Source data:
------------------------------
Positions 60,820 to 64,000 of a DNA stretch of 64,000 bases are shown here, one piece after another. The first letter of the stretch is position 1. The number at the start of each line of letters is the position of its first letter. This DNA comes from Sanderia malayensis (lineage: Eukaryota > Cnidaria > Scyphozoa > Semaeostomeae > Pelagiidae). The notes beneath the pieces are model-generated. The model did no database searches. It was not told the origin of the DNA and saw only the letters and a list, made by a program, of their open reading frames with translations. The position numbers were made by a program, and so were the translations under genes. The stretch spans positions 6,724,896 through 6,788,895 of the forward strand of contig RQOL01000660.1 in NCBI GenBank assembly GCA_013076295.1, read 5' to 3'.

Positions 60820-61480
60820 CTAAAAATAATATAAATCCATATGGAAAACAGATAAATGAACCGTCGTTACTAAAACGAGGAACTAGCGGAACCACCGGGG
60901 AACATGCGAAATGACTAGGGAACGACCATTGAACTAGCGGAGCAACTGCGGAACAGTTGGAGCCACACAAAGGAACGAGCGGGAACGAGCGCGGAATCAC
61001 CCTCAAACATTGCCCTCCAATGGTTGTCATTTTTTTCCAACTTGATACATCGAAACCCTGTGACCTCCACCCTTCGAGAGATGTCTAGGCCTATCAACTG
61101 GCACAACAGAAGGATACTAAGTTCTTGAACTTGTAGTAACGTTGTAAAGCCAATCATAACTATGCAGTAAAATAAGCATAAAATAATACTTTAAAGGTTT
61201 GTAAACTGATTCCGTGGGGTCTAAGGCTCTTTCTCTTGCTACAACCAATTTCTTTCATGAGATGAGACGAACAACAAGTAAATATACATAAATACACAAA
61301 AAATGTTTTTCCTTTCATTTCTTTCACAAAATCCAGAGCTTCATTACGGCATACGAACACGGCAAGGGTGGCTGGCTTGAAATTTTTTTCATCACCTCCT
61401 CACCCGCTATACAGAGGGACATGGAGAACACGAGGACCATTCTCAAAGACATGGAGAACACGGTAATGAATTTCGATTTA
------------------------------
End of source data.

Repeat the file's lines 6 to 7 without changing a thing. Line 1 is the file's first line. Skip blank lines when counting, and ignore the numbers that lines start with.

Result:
61101 GCACAACAGAAGGATACTAAGTTCTTGAACTTGTAGTAACGTTGTAAAGCCAATCATAACTATGCAGTAAAATAAGCATAAAATAATACTTTAAAGGTTT
61201 GTAAACTGATTCCGTGGGGTCTAAGGCTCTTTCTCTTGCTACAACCAATTTCTTTCATGAGATGAGACGAACAACAAGTAAATATACATAAATACACAAA